Zweig warned that although new products meet with regulators' approval, they might not be good investments, using the example of the myriad of emerging markets mutual funds and ETFs introduced in recent months, on the heels of the buzz surrounding recent past performance in places like Brazil, Mexico and China.

"Investors you bring in now have a very good chance of being burned," Lauricella agreed.

Yet these new products pop up because many fund companies are most interested in attracting assets, not delivering returns to their investors, Zweig argued.

Likewise, many companies allow funds to swell to an unwieldy size, rather than to close them to new investors, he added.

"If you wouldn't want your mom in it, you should close it," Zweig said.

Instead, fund companies use marketing to lure more investors through images of aging couples walking on the beach with their loyal pet dog, he said. "The fund companies use marketing to manipulate the behavior of investors," Zweig said. "To me, that's the real scandal."

In fact, mutual funds would not have regained investors' confidence as quickly had the mutual fund scandal broken in the middle of a bear market, rather than at the tail of one, Zweig argued. He warned against investors becoming too trusting too quickly.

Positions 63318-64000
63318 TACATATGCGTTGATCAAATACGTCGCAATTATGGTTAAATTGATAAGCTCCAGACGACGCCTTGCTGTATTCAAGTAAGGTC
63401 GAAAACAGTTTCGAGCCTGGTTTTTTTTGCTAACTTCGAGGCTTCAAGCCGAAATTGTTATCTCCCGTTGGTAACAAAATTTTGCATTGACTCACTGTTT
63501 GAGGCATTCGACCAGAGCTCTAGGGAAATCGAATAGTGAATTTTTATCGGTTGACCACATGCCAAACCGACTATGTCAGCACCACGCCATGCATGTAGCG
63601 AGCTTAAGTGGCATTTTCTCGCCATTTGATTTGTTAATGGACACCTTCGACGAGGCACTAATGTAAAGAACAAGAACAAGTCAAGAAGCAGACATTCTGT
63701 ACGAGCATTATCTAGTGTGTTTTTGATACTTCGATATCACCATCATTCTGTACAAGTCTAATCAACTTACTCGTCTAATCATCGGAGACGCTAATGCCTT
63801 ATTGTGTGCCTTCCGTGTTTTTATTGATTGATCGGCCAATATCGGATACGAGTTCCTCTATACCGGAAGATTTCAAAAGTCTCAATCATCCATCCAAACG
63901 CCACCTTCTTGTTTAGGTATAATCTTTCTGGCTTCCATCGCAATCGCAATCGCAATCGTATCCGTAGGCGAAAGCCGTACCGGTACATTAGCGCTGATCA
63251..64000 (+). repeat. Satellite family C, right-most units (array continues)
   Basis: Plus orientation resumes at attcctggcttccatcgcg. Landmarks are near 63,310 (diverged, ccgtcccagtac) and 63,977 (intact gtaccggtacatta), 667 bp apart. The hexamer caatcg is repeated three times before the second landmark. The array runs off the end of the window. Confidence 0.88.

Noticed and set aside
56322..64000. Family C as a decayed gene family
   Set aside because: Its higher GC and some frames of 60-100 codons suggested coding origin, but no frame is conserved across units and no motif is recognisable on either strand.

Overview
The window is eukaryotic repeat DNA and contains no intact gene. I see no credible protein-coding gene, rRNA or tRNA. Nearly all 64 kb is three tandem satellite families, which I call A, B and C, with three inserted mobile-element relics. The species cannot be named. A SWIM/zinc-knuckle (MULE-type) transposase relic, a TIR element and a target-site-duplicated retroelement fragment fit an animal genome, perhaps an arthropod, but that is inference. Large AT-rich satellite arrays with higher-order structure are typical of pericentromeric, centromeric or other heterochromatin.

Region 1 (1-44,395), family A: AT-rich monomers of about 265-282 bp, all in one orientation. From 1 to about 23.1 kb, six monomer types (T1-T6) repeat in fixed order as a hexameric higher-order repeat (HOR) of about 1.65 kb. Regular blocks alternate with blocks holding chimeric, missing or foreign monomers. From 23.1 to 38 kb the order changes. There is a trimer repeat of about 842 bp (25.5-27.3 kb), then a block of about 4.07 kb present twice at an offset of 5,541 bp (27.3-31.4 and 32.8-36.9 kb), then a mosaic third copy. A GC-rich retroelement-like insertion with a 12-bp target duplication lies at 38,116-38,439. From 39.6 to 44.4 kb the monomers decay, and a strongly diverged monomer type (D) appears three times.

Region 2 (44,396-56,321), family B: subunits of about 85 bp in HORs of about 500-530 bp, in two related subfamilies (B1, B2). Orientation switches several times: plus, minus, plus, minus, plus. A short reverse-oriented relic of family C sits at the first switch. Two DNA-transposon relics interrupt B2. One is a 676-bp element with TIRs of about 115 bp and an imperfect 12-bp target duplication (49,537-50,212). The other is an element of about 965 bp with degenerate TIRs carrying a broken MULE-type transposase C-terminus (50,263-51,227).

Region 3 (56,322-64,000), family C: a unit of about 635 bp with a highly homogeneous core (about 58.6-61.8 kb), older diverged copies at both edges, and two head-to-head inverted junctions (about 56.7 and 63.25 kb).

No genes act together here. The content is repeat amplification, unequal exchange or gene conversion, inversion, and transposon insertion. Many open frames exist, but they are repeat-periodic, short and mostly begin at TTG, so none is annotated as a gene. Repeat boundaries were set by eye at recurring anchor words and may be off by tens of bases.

Zweig would push the industry to adopt a performance standard measured by time-weighted, rather than dollar-weighted returns, so that portfolio managers are evaluated on consistency, rather than a few big, short-term gains.

Glassman criticized the press for contributing to investors' short-term mindsets through an obsession with printing top-10 and "hot-product" lists. Such a competitive and non-stop media cycle makes for inherent conflicts, said Glassman, who has written a column for The Washington Post.

"What I really want to tell my readers is to be diversified, understand market efficiencies, pay attention to taxes and pay attention to expenses," he said. "On the other side, you need to attract attention," he said. "If you're doing your job well, you should be doing both."

"It makes it more short term, more of a sporting event," he said.

(c) 2006 Money Management Executive and SourceMedia, Inc. All Rights Reserved.